You have probably heard that diversification is a key to investment success. So, you might think that if diversifying your investments is a good idea, it might also be wise to diversify your investment providers. After all, aren’t two (or more) heads better than one?
Before we look at that issue, let’s consider the first half of the "diversification" question. Namely, how does diversifying your investment portfolio help you?
Consider the two broadest categories of investments: stocks and bonds. Stock prices will move up and down in response to many different factors, including good or bad corporate earnings, corporate management issues, political developments and even natural disasters. Bond prices are not immune to these dynamics, but they are usually more strongly driven by changes in interest rates.
To illustrate: If your existing bond pays 2 percent interest, and new bonds are being issued at 3 percent, the value of your bond will fall because no one will pay you full price for it. (Of course, it may not matter to you anyway, especially if you planned to hold your bond until maturity, at which point you can expect to get your full investment back, providing the bond issuer doesn’t default.)
Here’s the key point: Stocks and bonds often move in different directions. If you only own U.S. stocks, you could take a big hit during a market downturn, but if you own domestic and international stocks, bonds, government securities, certificates of deposit and other types of investments, your portfolio may be better protected against market volatility, and you’ll have more opportunities for positive results. (Keep in mind, though, that even a diversified portfolio can’t prevent all losses or guarantee profits.)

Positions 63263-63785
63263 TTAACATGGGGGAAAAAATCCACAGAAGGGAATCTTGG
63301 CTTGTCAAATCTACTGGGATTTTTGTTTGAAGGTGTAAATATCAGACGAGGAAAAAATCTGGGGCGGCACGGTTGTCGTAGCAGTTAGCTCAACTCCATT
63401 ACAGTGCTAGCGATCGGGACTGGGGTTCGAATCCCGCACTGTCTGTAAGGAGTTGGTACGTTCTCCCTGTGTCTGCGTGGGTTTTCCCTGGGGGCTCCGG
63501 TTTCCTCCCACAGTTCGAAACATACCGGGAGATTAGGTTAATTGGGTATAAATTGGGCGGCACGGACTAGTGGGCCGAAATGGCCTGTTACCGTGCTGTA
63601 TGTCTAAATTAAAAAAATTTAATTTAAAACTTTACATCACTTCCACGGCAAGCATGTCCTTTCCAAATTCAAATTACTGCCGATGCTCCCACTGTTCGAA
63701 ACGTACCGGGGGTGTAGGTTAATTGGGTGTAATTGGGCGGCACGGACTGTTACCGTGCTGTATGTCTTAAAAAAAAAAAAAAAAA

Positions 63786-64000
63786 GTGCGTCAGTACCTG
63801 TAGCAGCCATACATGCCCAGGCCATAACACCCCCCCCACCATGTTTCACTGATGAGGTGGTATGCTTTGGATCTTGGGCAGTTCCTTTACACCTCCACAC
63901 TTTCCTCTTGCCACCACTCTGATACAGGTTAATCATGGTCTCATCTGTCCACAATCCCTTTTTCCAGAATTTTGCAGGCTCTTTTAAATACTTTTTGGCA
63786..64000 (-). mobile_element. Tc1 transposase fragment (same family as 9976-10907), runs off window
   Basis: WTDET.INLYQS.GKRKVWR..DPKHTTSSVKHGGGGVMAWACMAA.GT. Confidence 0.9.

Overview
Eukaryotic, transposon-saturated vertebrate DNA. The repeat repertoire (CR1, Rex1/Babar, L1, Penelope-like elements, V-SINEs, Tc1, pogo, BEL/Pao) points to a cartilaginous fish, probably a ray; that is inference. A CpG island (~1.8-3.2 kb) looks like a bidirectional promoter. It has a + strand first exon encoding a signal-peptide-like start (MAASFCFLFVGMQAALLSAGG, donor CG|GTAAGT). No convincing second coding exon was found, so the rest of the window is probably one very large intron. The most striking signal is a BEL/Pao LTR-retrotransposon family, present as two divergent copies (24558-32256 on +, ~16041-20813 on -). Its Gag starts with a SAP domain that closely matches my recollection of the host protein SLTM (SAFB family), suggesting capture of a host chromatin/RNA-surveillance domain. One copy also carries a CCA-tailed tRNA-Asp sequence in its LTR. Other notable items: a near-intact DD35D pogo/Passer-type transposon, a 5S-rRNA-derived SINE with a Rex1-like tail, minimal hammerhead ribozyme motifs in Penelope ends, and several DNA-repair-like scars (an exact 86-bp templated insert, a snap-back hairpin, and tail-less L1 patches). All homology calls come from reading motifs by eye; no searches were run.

So, it clearly is a good idea to diversify your investment portfolio. Now, let’s move on to diversifying financial service providers. Why shouldn’t you have one IRA here and another one there, or enlist one advisor to help you with some types of investments and a different advisor assisting you with others?
Actually, some good reasons exist to consider consolidating all your investment accounts with one provider. For one thing, you’ll keep better track of your assets. Many people do misplace or forget about some of their savings and investments, but this will be far less likely to happen to you if you hold all your accounts in one place.
Also, if you have accounts with several different financial service providers, you might be incurring a lot of paperwork — and many fees. You can cut down on clutter and expense by consolidating your accounts.
But most important, by placing all your accounts with a single provider, possibly under the supervision of a single financial advisor, you will find it much easier to follow a single, unified investment strategy based on your goals, risk tolerance and time horizon.
You won’t get conflicting advice and you’ll receive clear guidance on important issues, such as the amounts you can afford to withdraw each year from your retirement accounts once you do retire.
Of diversification and consolidation, one is good for building an investment portfolio, while the other can help you invest more efficiently and effectively.
Put the two concepts together, and make them work for you.
This article was written by Edward Jones on behalf of your Edward Jones financial adviser.